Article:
War Preparations of the Ottoman Empire

War Preparations Begin

Following the bombing of Russian ports by Goeben and Breslau’s vessels participating in the Ottoman Navy, British ships began bombarding Ottoman tablets, which were stationed in the Dardanelles Strait to retaliate on 3 November 1914.
After this, the Ottoman Empire began to comprehend the fact that the straits were under threat and to form defensive lines immediately. This forward-looking policy would be one of the most important reasons for the failure of Canakkale to reach allies.
One day after the bombardment, the 3rd Corps headquarters was transferred to Çanakkale. On the other hand, the number of artillery units on the ground has been increased. Mine lines in the sea have also been strengthened. The Ottoman Army, deprived of maritime power, was forced to lay down nets that would prevent the passage of the Bosphorus submarines, as Masudiye, the only armoured armour, was sunk with allies on November 17th.

Insufficient Equipment

The balls placed on the Canakkale tabs were very worn and were produced with old technology. It was almost impossible to compare the enemy forces with a weapon and fire power in this respect. There was a total of 35 heavy artillery batteries connected to the 2nd Heavy Artillery Brigade in charge of defending the Dardanelles. Since there were no officers to train and manage these 35 batteries, the number of batteries was reduced to 22 by the order of Port Von Sanders, and the increasing officers were assigned to other batteries.
In defending the Bosphorus, it was of great importance to increase the effectiveness of the firepower. For this reason, the collective, ammunition and equipment were quickly prepared for combat, and the Ottoman soldiers were made to benefit from German personnel in order to train them for artillery under the management of German officers.

The Origin of the Germans

On August 30, 1914, General Merten came to Çanakkale with a German ship, officer, torpedo, telephone and gun serjeant, with a total of 160 German personnel. The Orhaniye, Ertugrul, Dardanos, Anatolian and Rumeli Hamidiye Tabs and the German staff distributed to Namazgâh Tabi began training of Ottoman soldiers on a plan prepared by General Mercer.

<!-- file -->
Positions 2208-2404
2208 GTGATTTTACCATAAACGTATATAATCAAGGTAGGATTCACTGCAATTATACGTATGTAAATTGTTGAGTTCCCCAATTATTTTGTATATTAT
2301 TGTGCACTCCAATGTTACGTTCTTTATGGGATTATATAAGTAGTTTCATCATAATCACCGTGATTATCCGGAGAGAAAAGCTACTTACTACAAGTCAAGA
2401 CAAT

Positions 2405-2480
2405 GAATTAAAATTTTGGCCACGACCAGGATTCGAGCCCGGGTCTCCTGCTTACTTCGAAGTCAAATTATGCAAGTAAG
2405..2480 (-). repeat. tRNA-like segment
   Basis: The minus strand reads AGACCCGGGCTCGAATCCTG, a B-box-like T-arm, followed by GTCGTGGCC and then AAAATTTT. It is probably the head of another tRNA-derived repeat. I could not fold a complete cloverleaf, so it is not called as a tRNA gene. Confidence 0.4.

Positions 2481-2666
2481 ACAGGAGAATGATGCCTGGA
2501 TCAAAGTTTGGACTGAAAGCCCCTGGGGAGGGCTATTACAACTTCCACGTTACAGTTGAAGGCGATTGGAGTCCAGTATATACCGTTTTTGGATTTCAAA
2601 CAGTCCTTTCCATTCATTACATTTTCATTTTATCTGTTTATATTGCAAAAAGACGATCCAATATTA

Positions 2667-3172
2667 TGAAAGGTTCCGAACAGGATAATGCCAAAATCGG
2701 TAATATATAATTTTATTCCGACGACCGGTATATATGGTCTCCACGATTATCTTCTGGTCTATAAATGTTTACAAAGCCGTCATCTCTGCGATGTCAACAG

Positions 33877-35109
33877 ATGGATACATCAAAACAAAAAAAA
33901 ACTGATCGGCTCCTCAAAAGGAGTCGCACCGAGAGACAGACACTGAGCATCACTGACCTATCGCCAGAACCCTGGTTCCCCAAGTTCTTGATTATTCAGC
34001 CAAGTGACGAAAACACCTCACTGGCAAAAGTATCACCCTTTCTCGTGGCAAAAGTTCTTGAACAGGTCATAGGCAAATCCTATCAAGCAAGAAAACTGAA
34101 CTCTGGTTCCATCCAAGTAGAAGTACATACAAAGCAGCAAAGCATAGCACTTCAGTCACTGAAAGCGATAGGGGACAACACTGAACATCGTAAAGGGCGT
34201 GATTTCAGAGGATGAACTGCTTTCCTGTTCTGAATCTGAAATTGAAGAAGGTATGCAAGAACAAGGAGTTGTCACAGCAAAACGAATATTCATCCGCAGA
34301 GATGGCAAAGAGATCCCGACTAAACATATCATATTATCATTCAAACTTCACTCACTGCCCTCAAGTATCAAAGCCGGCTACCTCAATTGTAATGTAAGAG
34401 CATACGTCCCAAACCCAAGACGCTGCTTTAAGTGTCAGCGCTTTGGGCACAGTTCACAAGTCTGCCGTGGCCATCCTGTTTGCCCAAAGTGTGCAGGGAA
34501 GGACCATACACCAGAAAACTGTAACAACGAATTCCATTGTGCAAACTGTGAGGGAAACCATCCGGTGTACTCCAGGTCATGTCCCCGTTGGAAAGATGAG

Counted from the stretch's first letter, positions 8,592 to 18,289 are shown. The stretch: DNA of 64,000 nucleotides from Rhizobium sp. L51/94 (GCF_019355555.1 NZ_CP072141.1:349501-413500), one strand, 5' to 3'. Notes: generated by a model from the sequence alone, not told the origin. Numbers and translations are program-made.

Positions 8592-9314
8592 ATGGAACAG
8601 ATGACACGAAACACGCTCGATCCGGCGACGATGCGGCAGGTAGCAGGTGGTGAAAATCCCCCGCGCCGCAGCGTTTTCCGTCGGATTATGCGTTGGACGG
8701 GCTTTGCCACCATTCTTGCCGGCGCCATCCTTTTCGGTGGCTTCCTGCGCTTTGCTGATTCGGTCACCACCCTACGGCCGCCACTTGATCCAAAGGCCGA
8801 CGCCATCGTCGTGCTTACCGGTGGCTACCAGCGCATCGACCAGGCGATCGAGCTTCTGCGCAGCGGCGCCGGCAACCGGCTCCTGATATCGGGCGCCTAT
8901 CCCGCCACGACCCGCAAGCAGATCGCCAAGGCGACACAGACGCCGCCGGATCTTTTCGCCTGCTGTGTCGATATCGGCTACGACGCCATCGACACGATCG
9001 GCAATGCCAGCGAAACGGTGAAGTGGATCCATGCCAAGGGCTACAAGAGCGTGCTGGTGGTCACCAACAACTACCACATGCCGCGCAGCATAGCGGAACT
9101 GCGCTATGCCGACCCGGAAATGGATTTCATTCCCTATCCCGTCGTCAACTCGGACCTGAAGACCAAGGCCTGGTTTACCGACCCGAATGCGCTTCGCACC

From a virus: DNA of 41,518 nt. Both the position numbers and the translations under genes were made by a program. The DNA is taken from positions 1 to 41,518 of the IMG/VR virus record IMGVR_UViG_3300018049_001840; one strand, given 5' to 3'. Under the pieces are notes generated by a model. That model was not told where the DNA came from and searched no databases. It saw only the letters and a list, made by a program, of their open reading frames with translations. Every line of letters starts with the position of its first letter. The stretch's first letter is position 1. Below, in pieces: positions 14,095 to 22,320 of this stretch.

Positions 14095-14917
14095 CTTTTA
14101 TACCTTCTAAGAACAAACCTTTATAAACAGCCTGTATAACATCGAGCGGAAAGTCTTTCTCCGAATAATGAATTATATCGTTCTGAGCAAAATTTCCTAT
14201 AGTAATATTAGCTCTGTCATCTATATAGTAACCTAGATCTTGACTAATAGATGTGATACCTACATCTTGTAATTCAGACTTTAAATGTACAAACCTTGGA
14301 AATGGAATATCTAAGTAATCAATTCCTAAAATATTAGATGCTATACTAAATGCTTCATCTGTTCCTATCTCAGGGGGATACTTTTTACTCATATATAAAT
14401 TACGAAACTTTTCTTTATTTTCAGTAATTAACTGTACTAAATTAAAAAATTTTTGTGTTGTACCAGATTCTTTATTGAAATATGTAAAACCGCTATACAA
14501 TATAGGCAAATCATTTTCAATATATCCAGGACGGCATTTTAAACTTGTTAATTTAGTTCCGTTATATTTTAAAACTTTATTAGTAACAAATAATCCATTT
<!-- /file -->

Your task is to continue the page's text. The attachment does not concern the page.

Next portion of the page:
The training and preparations of the Ottoman units in Çanakkale Operation Area were completed from 31 July 1914 until 19 February 1915. Lieutenant-Colonel Vosidlo was assigned to the training of artillery officers and non-commissioned officers in the Commander’s Office at Çanakkale and was assigned to the Anatolian Hamidiye Battalion Commandership.
In addition to the negativity caused by the old collectables on the Ottoman tablets, it was also an impasse that they could only target those in the shooting range from the ships entering the Bosphorus. Enemy ships with long-range gatherings would be able to attack artillery battlefields with far-reaching fires without risking themselves.

Insufficient resources of the Ottoman Empire
The Ottoman Empire was not in a position to make heavy sums in those years. The bullets that were expected to arrive from Germany could not come because of the way of transportation.
The only thing we got here was that the allied navy had to throw an anchor to the same target by anchoring several gateways in order to neutralise our heavy artillery batteries. In this case, the ships were either too slow or had to remain constant.
At this stage, the giant obsessions hidden in the back of the Dardanelles were able to enter the ship and make vertical shots to the ships in motion. These cannon balls falling into the relatively unarmed deck area of the ships would cause many ships to sink. British and French armoured personnel capable of the horizontal shooting were unable to shoot at these high altitudes. When they took action to get away from this danger they were reducing their shot and hit ability.
In addition to the mine lines that existed in the Dardanelles Strait as a final stage of the war preparations, three more mines have been laid. There were 983 mines in the throat, along with the mine that the Nusret Mine ship returned. Here we had to open a separate paragraph to Nusrat, who wrote a legend in the Gallipoli War …

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